It’s been all over the internet, magazines, and in the news. If you haven’t heard yet, Botox injections may do more than paralyze muscles to promote wrinkle reduction. New research suggests the paralysis-inducing treatments may also turn back the clock on skin as a whole, by increasing its natural ability to stretch and recoil.

Botox treatments seem to promote production of elastin and collagen, the dynamic duo of proteins that make younger skin tight, firm and flexible.

“We found if we treat people with Botox using standard techniques, we see an increase in elasticity, which is what you’d see in people with more youthful skin,” Dr. James Bonaparte, a plastic and reconstructive surgeon and an assistant professor at the University of Ottawa in Canada, stated. “We’re actually seeing evidence that we, for some reason, are getting more elastin and collagen in the skin,” Bonaparte said.

As people age, repeated facial expressions cause fine lines, deep lines, and wrinkles of the face. Additionally, the levels of elastin and collagen decline in the skin, causing it to sag. Sun exposure and lifestyle lead to excessive aging as well, as sun exposure accounts for 80% of skin’s aging.

Botox is made from the same bacterial toxin that causes botulism – onabotulinum toxin A – and is used to paralyze facial muscles to smooth the skin’s surface.

However, some experts have noted that areas of skin that have been treated with Botox appeared to regain some elasticity and pliability – an effect not fully explainable by merely paralyzing muscles.

To examine this more closely, Bonaparte and his colleagues gave 48 women, average age 55, their first-ever Botox injections, treating the skin between the eyebrows and around the eyes. The following four months, the team followed the women to see how the injections affected the skin’s elasticity.

Their findings show that Botox increased the elasticity of the women’s faces, causing changes in composition that make the skin more youthful in appearance. The researchers found this effect to be similar to the results of radiofrequency skin tightening, an aesthetic procedure that uses radio waves to heat skin tissue and stimulate collagen production.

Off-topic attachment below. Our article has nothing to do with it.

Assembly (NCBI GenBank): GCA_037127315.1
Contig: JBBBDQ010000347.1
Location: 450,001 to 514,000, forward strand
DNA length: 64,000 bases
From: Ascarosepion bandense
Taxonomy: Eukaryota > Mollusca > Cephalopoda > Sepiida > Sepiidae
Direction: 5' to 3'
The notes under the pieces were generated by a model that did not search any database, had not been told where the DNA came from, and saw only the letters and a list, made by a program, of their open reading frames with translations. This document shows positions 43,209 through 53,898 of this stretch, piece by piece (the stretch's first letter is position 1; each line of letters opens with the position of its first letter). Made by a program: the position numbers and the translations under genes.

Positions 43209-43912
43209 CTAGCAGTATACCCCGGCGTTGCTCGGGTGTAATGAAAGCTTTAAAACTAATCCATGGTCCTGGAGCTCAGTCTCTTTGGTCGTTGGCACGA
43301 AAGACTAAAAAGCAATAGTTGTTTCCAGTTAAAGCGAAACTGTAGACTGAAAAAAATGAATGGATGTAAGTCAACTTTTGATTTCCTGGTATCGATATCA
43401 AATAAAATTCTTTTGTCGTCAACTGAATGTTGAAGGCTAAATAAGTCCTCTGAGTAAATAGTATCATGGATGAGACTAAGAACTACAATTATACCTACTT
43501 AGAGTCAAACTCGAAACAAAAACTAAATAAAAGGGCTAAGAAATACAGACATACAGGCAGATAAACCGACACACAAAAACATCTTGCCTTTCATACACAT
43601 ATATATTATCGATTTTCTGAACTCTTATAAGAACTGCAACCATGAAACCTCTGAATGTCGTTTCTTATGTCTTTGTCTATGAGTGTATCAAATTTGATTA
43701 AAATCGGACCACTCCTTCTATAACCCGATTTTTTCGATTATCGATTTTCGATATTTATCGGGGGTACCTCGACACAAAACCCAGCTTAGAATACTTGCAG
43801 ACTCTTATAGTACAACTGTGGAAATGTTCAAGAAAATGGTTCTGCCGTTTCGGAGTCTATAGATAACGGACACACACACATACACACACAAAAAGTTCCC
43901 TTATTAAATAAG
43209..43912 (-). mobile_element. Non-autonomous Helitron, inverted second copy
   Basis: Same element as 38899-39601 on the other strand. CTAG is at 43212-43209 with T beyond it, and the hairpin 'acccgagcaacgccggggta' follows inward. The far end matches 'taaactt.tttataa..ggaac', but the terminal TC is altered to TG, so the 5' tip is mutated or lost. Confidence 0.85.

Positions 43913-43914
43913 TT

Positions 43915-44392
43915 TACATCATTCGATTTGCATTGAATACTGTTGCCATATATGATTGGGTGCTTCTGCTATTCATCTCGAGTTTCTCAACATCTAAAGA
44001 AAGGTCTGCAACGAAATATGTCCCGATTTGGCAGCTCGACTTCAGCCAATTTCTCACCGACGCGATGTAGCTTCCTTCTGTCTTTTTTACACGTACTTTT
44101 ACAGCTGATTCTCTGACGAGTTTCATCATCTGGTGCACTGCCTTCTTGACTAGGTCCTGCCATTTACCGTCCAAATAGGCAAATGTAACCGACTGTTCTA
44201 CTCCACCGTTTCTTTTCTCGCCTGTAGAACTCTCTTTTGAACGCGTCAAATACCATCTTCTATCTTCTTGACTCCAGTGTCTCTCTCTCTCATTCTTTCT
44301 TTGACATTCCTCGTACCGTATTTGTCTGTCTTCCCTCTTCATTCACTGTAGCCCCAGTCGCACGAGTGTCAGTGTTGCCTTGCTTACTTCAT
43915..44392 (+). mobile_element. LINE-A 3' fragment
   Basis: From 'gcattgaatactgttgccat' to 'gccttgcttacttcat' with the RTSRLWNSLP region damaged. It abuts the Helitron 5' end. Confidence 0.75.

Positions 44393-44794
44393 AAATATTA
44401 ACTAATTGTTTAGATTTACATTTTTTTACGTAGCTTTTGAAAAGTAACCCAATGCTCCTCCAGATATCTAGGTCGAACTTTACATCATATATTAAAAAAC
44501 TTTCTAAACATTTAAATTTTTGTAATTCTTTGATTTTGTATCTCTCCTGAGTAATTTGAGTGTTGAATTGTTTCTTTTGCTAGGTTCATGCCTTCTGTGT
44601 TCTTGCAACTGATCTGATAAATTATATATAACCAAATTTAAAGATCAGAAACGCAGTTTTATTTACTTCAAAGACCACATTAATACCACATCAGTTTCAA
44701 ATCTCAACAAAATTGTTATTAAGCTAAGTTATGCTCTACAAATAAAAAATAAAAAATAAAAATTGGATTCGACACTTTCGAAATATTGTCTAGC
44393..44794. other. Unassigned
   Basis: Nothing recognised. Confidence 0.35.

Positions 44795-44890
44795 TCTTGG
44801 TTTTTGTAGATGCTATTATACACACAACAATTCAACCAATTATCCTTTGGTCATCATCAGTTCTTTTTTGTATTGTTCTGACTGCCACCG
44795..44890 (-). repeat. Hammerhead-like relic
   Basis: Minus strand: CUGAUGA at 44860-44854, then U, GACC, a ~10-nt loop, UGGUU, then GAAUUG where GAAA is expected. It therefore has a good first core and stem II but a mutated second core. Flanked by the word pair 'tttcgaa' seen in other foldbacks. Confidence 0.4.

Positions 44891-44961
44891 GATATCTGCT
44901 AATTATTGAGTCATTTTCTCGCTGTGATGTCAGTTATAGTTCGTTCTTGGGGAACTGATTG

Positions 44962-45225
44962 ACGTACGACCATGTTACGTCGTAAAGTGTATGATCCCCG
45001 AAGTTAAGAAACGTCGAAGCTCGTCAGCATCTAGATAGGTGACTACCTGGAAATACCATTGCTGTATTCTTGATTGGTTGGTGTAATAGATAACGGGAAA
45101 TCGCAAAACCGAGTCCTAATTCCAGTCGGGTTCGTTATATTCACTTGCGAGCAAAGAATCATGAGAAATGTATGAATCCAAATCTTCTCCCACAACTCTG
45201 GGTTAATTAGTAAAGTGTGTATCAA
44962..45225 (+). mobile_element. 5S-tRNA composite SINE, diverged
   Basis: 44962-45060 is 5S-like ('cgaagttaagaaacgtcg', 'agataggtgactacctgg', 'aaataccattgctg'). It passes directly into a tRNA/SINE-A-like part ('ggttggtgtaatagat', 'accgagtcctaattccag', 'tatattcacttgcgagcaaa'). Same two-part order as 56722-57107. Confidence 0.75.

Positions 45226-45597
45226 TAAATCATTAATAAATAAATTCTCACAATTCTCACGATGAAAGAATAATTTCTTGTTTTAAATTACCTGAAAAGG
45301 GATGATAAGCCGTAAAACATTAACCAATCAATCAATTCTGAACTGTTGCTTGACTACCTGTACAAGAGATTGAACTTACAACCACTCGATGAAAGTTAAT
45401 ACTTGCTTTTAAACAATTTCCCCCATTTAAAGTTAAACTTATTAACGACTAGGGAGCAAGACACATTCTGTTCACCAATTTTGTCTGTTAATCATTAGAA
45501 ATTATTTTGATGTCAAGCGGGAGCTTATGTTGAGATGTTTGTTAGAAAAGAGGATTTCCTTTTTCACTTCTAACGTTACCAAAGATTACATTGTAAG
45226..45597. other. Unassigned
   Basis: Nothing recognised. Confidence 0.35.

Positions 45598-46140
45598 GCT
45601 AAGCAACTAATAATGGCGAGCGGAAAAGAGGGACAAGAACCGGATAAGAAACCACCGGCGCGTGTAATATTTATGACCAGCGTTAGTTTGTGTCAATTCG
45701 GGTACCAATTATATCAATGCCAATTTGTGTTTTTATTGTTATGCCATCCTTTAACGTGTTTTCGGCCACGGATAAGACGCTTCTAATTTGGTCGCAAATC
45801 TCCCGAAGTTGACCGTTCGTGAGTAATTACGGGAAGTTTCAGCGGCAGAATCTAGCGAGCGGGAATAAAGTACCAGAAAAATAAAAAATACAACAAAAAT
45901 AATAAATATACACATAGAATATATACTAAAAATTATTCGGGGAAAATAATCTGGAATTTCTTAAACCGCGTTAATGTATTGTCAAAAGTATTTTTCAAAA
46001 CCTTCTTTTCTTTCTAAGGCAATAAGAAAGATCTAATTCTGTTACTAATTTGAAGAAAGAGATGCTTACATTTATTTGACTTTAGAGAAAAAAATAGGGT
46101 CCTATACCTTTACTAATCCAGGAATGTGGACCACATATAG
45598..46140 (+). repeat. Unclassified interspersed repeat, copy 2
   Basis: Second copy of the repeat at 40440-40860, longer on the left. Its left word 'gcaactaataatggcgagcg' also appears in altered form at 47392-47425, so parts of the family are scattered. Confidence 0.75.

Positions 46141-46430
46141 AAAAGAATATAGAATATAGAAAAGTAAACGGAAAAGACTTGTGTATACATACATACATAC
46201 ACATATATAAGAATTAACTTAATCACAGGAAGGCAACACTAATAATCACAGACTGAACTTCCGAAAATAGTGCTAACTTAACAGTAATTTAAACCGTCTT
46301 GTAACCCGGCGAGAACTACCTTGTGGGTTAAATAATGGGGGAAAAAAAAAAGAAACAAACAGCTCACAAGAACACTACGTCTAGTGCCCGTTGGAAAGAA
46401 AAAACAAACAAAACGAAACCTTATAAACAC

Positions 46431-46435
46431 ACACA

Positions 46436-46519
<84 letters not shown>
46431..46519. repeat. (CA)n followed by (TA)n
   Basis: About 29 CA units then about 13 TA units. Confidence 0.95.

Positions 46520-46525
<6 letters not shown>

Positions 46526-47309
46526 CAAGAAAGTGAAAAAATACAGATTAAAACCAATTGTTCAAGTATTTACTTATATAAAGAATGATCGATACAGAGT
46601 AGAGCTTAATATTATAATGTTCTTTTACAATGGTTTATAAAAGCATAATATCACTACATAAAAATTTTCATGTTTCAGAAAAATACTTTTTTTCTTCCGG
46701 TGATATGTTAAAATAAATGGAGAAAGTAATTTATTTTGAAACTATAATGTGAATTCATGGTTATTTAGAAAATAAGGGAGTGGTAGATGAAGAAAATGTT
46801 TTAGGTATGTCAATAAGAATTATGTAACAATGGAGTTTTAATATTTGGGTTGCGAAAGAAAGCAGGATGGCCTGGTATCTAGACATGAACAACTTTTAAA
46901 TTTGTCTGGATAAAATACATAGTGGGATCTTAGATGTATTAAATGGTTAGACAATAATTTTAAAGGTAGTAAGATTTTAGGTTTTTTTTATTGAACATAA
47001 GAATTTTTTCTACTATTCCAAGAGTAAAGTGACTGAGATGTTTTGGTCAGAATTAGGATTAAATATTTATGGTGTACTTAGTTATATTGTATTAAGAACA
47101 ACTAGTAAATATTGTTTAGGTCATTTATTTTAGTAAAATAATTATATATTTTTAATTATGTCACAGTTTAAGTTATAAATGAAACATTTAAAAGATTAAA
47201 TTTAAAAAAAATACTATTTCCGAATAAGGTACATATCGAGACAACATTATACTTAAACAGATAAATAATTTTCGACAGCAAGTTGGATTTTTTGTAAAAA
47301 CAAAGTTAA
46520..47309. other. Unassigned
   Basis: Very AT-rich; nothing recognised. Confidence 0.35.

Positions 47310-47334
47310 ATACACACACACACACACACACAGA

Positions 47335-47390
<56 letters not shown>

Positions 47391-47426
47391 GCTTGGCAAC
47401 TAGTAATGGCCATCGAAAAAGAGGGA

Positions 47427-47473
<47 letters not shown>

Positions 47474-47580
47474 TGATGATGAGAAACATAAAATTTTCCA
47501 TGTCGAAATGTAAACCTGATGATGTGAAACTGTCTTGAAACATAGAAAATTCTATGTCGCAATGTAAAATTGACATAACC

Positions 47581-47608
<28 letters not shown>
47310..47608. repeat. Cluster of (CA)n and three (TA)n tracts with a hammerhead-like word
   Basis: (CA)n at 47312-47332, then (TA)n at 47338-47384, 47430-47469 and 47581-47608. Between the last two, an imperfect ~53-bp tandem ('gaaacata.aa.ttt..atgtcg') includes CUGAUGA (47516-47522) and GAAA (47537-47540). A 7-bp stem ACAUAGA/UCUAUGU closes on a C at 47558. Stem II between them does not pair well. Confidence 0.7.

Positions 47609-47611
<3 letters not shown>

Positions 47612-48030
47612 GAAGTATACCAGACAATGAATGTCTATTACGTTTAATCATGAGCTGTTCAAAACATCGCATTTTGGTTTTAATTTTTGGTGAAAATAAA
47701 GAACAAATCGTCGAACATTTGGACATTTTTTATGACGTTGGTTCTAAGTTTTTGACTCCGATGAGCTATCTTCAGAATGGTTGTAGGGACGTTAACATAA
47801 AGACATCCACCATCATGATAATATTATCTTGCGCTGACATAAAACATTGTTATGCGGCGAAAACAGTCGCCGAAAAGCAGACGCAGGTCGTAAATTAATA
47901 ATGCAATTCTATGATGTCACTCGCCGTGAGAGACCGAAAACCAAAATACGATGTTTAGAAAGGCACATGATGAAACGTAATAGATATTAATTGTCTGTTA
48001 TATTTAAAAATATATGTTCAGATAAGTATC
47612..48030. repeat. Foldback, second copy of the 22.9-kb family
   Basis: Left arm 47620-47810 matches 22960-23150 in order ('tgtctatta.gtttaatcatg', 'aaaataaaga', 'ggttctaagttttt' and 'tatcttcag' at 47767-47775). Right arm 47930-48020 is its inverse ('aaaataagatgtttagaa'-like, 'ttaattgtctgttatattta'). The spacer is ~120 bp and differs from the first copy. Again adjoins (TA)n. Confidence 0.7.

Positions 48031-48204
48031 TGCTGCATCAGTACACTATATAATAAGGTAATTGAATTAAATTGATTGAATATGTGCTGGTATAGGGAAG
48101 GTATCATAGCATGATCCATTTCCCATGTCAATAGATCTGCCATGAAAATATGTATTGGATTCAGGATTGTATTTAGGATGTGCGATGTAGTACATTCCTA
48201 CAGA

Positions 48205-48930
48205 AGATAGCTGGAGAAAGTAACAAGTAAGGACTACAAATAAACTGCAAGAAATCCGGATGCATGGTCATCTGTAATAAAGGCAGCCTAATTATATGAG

The effects last roughly as long as round of Botox injections do – about three to four months.

“It’s temporary, but it’s not a byproduct of swelling, and it’s not a byproduct of muscle contraction. It’s something that’s intrinsic to the skin itself,” said Dr. Catherine Winslow, an Indianapolis plastic surgeon who wrote an editorial accompanying the new study.

There isn’t a concrete understanding or reason why Botox has this effect on skin’s collagen and elastin. It is believed that the cells that produce elastin and collagen may contain a receptor that somehow responds positively to Botox. If this proves to be true, future drugs could be created to target that receptor with even better results than those produced by Botox.

“We may be able to develop some medications that don’t require injection, that you can apply topically and get the same skin rejuvenation effect as Botox,” Bonaparte said.

Additionally, Winslow believes that Botox might promote and antioxidant effect on the skin. Muscles of the face produce waste products as they are engaged and are believed by Winslow to damage the collagen and elastin. By paralyzing these muscles, she suspects Botox gives the skin a chance to heal itself from this damage, and ward off future damage from accumulating.

Dr. Scot Glasberg, a New York City plastic surgeon and president of the American Society of Plastic Surgeons, thinks that the answer may be even simpler: The paralysis caused by Botox gives the collagen and elastin fibers a chance to recover from repetitive facial motion.

The research team will move forward in their investigation, determining whether extended use of Botox can have long-term benefits for the face or not. Prior studies have shown consistent use of Botox may prolong the treatment’s efficacy, reducing the amount of doses over time and increasing the length of time between treatments.

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